Hanafi jurists have held that the accused must be a muhsan at the time of religiously disallowed sex, to be punished by Rajm (stoning).[19] A Muhsan is an adult, free, Muslim who has previously enjoyed legitimate sexual relations in matrimony, regardless of whether the marriage still exists.[4] In other words, stoning does not apply to someone who was never married in his or her life (only lashing in public is the mandatory punishment in such cases).[19] For evidence, Hanafi fiqh accepts the following: self confession, or testimony of four male witnesses (female witness is not acceptable), or contested pregnancy.

Hanafi Islamic law literature specifies two types of stoning. One, when the punishment is based on bayyina, or concrete evidence such as four male witnesses or pregnancy. In this case the person is bound, a pit dug, the bound person placed and partially buried inside the pit so that he or she may not escape, thereafter the public stoning punishment is executed.[19] A woman sentenced to stoning must be partially buried up to her chest.[20] The first stones are thrown by the witnesses and the accuser, thereafter the Muslim community present, stated Abū Ḥanīfa and other Hanafi scholars.[19] In second type of stoning, when the punishment is based on self confession, the stoning is to performed without digging a pit or partially burying the person. In this case, the qadi (judge) should throw the first stone before other Muslims join in. Further, if the person flees, the person is allowed to leave.[19]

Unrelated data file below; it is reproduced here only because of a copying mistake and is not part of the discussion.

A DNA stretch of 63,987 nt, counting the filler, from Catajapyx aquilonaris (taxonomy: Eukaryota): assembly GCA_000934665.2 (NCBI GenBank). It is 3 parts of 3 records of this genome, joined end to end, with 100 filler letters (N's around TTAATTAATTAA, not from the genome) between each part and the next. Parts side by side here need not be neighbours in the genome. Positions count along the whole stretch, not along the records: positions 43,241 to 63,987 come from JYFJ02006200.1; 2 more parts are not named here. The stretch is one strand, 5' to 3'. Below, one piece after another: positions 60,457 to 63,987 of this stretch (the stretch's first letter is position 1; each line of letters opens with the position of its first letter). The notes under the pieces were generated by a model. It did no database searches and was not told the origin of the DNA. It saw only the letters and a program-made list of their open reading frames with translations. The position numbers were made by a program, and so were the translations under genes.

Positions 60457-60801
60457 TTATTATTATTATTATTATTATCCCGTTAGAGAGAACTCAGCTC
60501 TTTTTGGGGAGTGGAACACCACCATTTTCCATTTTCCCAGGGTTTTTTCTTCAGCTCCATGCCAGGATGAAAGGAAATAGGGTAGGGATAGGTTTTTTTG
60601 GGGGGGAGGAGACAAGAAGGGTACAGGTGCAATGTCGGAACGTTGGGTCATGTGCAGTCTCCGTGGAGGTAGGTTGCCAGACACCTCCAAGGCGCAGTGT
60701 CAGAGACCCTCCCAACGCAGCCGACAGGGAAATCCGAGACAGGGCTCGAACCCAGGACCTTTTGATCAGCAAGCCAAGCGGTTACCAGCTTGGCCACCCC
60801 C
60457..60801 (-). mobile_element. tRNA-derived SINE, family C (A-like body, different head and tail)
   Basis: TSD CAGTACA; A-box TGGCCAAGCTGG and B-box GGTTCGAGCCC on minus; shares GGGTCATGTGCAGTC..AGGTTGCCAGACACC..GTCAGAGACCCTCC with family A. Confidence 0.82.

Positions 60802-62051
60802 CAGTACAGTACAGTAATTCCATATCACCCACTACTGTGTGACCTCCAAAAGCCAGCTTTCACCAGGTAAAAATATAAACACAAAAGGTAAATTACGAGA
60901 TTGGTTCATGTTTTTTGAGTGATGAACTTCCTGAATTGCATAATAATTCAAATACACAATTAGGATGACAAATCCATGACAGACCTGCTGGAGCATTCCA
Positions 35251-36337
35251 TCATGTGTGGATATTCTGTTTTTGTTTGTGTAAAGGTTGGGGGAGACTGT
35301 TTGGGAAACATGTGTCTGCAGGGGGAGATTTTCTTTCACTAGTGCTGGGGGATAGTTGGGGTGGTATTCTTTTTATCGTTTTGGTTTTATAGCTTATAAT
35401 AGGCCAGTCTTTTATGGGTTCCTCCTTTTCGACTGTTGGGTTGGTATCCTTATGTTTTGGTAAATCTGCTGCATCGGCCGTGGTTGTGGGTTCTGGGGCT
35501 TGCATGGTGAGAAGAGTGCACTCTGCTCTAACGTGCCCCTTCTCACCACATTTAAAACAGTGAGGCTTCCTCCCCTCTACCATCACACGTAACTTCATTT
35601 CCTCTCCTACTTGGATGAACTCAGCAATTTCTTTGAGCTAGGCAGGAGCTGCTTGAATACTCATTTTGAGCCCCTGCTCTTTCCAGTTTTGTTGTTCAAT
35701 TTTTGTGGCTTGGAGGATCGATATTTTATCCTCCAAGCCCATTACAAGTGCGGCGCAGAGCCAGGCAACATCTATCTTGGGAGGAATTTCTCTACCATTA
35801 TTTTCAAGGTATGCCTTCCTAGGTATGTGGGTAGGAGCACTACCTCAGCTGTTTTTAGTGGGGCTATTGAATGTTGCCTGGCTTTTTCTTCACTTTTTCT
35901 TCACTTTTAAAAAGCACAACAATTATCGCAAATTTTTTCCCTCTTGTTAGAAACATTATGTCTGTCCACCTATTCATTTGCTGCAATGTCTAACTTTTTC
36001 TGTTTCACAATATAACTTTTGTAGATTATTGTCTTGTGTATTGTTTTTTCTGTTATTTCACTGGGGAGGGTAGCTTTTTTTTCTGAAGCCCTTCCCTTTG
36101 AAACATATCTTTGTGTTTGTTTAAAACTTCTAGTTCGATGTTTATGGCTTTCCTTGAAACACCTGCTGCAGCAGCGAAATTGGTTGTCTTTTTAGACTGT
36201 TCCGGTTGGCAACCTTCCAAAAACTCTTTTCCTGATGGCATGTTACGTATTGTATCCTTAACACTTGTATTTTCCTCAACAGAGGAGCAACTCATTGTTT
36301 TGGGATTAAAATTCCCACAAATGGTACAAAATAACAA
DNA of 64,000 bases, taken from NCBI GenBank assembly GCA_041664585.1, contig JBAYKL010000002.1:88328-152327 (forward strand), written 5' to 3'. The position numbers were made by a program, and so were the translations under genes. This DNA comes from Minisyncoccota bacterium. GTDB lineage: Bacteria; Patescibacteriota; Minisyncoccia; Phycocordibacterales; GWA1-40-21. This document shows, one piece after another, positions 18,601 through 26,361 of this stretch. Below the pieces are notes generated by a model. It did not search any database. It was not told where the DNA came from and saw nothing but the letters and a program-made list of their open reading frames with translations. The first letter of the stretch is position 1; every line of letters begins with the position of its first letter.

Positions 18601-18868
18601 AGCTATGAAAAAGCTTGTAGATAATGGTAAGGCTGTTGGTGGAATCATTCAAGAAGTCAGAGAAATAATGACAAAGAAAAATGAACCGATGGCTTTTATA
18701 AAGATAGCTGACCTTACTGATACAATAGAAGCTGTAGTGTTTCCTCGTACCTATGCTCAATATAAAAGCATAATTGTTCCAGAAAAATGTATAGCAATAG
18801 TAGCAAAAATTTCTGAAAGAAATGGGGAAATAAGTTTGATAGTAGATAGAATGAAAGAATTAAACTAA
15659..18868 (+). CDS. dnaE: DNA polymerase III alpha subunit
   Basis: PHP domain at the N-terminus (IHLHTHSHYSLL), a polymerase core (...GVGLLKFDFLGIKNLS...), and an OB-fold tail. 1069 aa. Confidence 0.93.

Hanafi scholars specify the stone size to be used for Rajm, to be the size of one's hand. It should not be too large to cause death too quickly, nor too small to extend only pain.[19]

Shafi'i

The Shafii school literature has the same Islamic law analysis as the Hanafi. However, it recommends, that the first stone be thrown by the Imam or his deputy in all cases, followed by the Muslim community witnessing the stoning punishment.[20]

Hanbali